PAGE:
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Coronary Artery Anomalies Follow-up

  • Author: Louis I Bezold, MD; Chief Editor: Stuart Berger, MD  more...
Updated: Jan 05, 2015


Transfer patients to a facility with specialists experienced in the techniques of selective coronary arteriography and intervention, with specialists experienced in nuclear medicine, with radiographers knowledgeable in quantification of myocardial injury and recovery potential, and with both pediatric and adult cardiovascular surgeons to facilitate optimal surgical repair.


Patient Education

Advise cautious reintegration into physical education and sports for those patients who have sustained a cardiac injury.

For patient education resources, see Heart Health Center as well as Tetralogy of Fallot.

Contributor Information and Disclosures

Louis I Bezold, MD Professor, Department of Pediatrics, Ohio State University College of Medicine; Director, Cardiology Consultation Service, Nationwide Children's Hospital

Louis I Bezold, MD is a member of the following medical societies: Alpha Omega Alpha, American Academy of Pediatrics, American College of Cardiology, American Heart Association, American Society of Echocardiography, Society of Pediatric Echocardiography

Disclosure: Nothing to disclose.

Specialty Editor Board

Mary L Windle, PharmD Adjunct Associate Professor, University of Nebraska Medical Center College of Pharmacy; Editor-in-Chief, Medscape Drug Reference

Disclosure: Nothing to disclose.

Julian M Stewart, MD, PhD Associate Chairman of Pediatrics, Director, Center for Hypotension, Westchester Medical Center; Professor of Pediatrics and Physiology, New York Medical College

Julian M Stewart, MD, PhD is a member of the following medical societies: American Academy of Pediatrics, American Autonomic Society, American Physiological Society

Disclosure: Received grant/research funds from Lundbeck Pharmaceuticals for none.

Chief Editor

Stuart Berger, MD Medical Director of The Heart Center, Children's Hospital of Wisconsin; Associate Professor, Department of Pediatrics, Section of Pediatric Cardiology, Medical College of Wisconsin

Stuart Berger, MD is a member of the following medical societies: American Academy of Pediatrics, American College of Cardiology, American College of Chest Physicians, American Heart Association, Society for Cardiovascular Angiography and Interventions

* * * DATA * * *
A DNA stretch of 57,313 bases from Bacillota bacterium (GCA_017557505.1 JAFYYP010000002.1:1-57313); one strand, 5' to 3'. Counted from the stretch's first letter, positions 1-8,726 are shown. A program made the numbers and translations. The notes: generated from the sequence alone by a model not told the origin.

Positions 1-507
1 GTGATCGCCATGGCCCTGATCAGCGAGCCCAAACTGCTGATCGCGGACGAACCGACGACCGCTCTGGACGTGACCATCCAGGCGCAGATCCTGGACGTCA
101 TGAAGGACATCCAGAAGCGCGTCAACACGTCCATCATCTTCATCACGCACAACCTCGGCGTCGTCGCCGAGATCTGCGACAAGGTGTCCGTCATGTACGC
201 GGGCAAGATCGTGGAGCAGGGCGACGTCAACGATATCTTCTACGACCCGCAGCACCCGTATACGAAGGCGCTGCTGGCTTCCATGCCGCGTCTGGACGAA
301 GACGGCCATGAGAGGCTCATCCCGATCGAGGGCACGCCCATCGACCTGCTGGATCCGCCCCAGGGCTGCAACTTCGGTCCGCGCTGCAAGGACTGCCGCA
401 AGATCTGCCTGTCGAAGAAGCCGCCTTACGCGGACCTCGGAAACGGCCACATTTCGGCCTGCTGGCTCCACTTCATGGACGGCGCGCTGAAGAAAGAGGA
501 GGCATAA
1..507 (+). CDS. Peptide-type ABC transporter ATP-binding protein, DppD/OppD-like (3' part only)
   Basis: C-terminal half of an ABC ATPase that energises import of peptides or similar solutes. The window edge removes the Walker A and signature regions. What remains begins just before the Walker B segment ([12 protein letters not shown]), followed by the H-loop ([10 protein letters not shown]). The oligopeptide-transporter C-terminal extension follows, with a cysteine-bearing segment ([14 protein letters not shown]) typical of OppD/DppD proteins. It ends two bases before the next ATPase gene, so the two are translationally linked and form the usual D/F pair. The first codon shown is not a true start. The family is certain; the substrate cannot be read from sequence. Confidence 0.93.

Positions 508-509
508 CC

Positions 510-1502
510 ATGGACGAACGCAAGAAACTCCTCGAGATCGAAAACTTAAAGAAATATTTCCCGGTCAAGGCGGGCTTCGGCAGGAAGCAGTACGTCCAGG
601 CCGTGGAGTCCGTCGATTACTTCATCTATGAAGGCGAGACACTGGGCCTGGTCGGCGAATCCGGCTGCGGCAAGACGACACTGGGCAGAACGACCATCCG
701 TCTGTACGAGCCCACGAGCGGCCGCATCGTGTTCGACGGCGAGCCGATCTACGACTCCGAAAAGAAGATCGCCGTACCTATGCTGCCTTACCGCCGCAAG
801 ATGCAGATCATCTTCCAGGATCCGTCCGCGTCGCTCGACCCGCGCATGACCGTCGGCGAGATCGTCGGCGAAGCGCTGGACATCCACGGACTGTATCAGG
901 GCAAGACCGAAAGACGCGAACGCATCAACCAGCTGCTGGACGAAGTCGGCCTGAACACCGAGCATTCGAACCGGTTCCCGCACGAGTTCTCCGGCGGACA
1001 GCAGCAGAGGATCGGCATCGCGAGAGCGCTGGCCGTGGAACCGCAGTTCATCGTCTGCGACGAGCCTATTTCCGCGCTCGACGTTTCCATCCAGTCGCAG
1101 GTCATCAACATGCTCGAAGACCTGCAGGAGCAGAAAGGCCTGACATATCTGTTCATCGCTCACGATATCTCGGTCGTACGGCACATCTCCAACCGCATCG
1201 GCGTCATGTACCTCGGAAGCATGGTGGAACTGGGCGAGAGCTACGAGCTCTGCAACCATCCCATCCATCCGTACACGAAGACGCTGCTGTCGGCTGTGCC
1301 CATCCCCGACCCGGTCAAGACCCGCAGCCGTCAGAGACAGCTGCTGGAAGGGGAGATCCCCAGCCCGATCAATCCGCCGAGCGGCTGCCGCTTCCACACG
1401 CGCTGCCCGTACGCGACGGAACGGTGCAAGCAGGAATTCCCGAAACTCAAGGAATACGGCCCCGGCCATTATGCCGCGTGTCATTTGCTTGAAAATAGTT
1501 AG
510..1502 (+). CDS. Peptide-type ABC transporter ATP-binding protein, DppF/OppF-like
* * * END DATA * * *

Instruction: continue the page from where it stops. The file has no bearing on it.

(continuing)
Disclosure: Nothing to disclose.

Additional Contributors

Juan Carlos Alejos, MD Clinical Professor, Department of Pediatrics, Division of Cardiology, University of California, Los Angeles, David Geffen School of Medicine

Juan Carlos Alejos, MD is a member of the following medical societies: American Academy of Pediatrics, American College of Cardiology, American Heart Association, American Medical Association, International Society for Heart and Lung Transplantation

Disclosure: Received honoraria from Actelion for speaking and teaching.

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Incidence of coronary artery abnormalities detected in 1,950 selective coronary angiograms performed in adult patients with suspected coronary arterial obstructive disease and otherwise anatomically normal hearts.
Normal anatomy of coronary arteries, viewed from above with the atria removed. A = aortic valve; P = pulmonary valve; T = tricuspid valve; M = mitral valve; RCA = right coronary artery; AM = acute marginal branch of the right coronary artery; CB = conus branch of the right coronary artery; PD = posterior descending branch; AVN = atrioventricular nodal branch; Circ = circumflex coronary artery; OM = obtuse marginal branches of circumflex coronary artery; LAD = left anterior descending coronary artery; Diag = diagonal branches of the left anterior descending coronary artery; Inter = intermedius branch of the left coronary artery.
Thirteen patterns of origin and proximal epicardial course of coronary arteries in 255 hearts with complete transposition of the great arteries. LAD = left anterior descending coronary artery; LCA = left coronary artery; LCx = left circumflex coronary artery; RCA = right coronary artery. (Image courtesy of Excerpta Medica, Inc).
MRI of anomalous right coronary artery (RCA = black arrow) arising from the left sinus of Valsalva and coursing interatrially between the aorta (AO) and the pulmonary artery (PA). Note the oblique origin and the intramural course within the aortic wall, all factors compromising coronary blood flow.
Three-dimensional volume rendering from multidetector CT imaging of a large right coronary artery aneurysm (arrow). Subtraction of the myocardium in B shows the fistula draining to the coronary sinus and then into the right atrium. (Reproduced from Manghat NE, Morgan-Hughes GJ, Marshall AJ, Roobottom CA: Multidetector row computed tomography: imaging congenital coronary artery anomalies in adults. Heart 2005 Dec; 91(12): 1515-22).
Selective right coronary arterial injection in an 8-month-old female with tetralogy of Fallot malformation. Study demonstrates left anterior descending coronary artery (LAD) arising early from the right coronary artery (RCA) and coursing across the right ventricular outflow tract. Left anterior oblique projection.
Operative repair of anomalous left coronary artery (LCA) from the right sinus of Valsalva. The slitlike anomalous origin of the left coronary artery from the right aortic sinus of Valsalva is demonstrated, as is the intramural course of the coronary artery. (B) The intramural course of the artery is unroofed, placing the functional ostium in the left sinus. (C) Tacking sutures are used to secure the intima of the new coronary ostium and to reinforce the adjacent commissure of the aortic valve. (Reproduced from Jaquiss RD, Tweddell JS, Litwin SB: Surgical therapy for sudden cardiac death in children. Pediatr Clin North Am 2004 Oct; 51(5): 1389-400).
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